Miriam Carey, 34, was shot dead Thursday by Capitol Hill police after she tried to drive into a blocked entrance near the White House with a 1-year-old child in the car. Carey's boyfriend contacted police in December saying he feared for the safety of their child, who was 4 months old at the time, according to a law enforcement source involved in the investigation. The boyfriend said Carey was acting delusional and suffering from postpartum depression. Authorities searching Carey's home found discharge papers from a 2012 mental health evaluation listing medications to treat depression, schizophrenia and bipolar disorder, law enforcement source briefed on the investigation said Friday. Among the medications listed was Risperidone, which is used to treat schizophrenia and symptoms of bipolar disorder, and Escitalopram, an antidepressant, the source told CNN. Earlier, sources said investigators found medications, but that proved later not to be accurate. The birth of a baby is supposed to bring parents joy, but some moms experience darker emotions following childbirth. While most women experience a form of the "baby blues" after delivery, between 9 and 16% of mothers suffer from a more severe, long-lasting form of depression called postpartum depression, according to the American Psychological Association. A mental illness known as postpartum psychosis can also develop after childbirth, but it happens rarely, according to the Mayo Clinic. It's unclear if Carey was ever officially diagnosed with these or other mental health conditions. Here's a quick breakdown of postpartum depression and psychosis: Symptoms It's normal for new mothers to feel overwhelmed and tired, but sometimes those feelings can develop into something more serious. "Baby blues," which do not require medical attention, can include mood swings, sleep problems, irritability, crying, anxiety and sadness in the first couple of weeks after birth. Postpartum depression is more intense and intrusive: Women may lose interest in life, withdraw from family and friends, suffer from a loss of appetite and experience feelings of shame, guilt or inadequacy. The intensity and duration of these feelings distinguish a normal level of stress from a psychological condition. If the mother's experience lasts more than two to three weeks, clinicians usually consider it postpartum depression. Untreated, the condition can last for months or longer, according to the Mayo Clinic. Postpartum psychosis develops in the first couple of weeks after childbirth and is identified by hallucinations, delusions, paranoia and attempts by the mother to harm herself or her baby. What causes it Doctors do not know why some women have deep sadness and anxiety in the weeks or months following birth and others do not. They suspect a combination of environmental, genetic and biological factors contribute, but every woman is at risk. After childbirth, a mother's hormone levels -- specifically estrogen and progesterone -- drop sharply, according to the American College of Obstetricians and Gynecologists. This can cause mood swings, depression and fatigue. Most moms recover from this hormonal imbalance, but extreme fatigue and other lifestyle factors can contribute to a worsening of symptoms. For instance, moms who did not plan to get pregnant or who do not have a strong support system post-childbirth have a higher risk of developing postpartum depression. Postpartum psychosis is more closely linked to mental illness. A mother is more at risk of developing postpartum psychosis if she or a close family member has had bipolar disorder or schizophrenia, according to ACOG. "Data suggest that postpartum psychosis is an overt presentation of bipolar disorder that is timed to coincide with tremendous hormonal shifts after delivery," a review of postpartum psychosis published in the Journal of Women's Health stated. Treatment New moms should try to take care of themselves as well as their babies, ACOG says. Sleep when the baby sleeps, ask for help from family and friends, and take some time to do things outside the house. If you are feeling depressed more than a week or two after giving birth, talk to your doctor. Cognitive behavioral therapy -- which focuses on changing thought patterns -- and antidepressant or anti-anxiety medications are all treatment options for women with postpartum depression. Postpartum psychosis requires more immediate attention, according to the Mayo Clinic. Mothers who are suffering from hallucinations or paranoia should be brought to the hospital, where doctors will assess their mental stability. Occasionally electroconvulsive therapy, or small electrical shocks to the brain, is recommended. "The chemical changes triggered by the electrical currents can reduce the symptoms of depression, especially when other treatments have failed," the Mayo Clinic website explains. CNN's Deborah Feyerick, Elizabeth Landau and Lateef Mungin contributed to this story. The-CNN-Wire ™ & © 2013 Cable News Network, Inc., a Time Warner Company. All rights reserved.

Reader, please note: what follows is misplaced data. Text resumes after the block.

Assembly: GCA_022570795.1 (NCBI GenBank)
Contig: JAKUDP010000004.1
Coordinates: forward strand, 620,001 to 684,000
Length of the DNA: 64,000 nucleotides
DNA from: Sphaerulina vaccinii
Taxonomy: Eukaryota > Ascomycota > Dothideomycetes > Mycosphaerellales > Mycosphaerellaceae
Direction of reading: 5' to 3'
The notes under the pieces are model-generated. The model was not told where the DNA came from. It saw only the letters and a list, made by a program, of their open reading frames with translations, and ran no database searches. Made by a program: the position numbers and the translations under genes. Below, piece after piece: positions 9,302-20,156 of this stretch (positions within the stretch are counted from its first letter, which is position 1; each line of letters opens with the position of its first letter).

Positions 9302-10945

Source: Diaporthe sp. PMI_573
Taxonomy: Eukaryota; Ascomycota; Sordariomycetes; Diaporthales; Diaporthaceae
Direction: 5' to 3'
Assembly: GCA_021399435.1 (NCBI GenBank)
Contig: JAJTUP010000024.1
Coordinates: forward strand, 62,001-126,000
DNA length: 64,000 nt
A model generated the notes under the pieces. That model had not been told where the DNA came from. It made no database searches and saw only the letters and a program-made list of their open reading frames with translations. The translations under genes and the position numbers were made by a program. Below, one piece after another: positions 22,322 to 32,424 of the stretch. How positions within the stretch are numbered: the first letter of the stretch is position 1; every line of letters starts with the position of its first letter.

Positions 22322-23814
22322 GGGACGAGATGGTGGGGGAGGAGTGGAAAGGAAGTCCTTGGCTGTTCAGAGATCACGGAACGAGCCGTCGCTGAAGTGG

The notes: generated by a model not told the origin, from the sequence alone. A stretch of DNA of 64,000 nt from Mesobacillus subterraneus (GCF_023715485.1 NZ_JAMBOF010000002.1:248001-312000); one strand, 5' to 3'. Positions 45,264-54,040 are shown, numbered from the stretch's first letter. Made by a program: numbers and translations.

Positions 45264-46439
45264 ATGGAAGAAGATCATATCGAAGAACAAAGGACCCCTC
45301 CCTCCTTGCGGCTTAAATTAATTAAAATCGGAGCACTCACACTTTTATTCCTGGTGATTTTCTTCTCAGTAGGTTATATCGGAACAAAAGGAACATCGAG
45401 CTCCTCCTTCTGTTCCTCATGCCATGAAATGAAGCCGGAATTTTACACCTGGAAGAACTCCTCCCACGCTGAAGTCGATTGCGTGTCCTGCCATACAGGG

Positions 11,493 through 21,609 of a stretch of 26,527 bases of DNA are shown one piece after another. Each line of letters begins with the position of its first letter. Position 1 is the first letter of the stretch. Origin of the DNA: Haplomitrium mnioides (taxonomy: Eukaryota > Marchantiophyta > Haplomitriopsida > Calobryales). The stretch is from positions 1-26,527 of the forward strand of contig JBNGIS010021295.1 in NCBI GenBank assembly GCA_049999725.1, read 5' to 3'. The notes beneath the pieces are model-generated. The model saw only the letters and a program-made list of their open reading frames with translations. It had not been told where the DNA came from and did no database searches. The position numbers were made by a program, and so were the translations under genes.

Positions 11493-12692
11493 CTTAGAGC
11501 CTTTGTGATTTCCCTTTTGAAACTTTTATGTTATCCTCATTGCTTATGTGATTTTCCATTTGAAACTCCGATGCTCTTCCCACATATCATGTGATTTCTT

Friday, October 4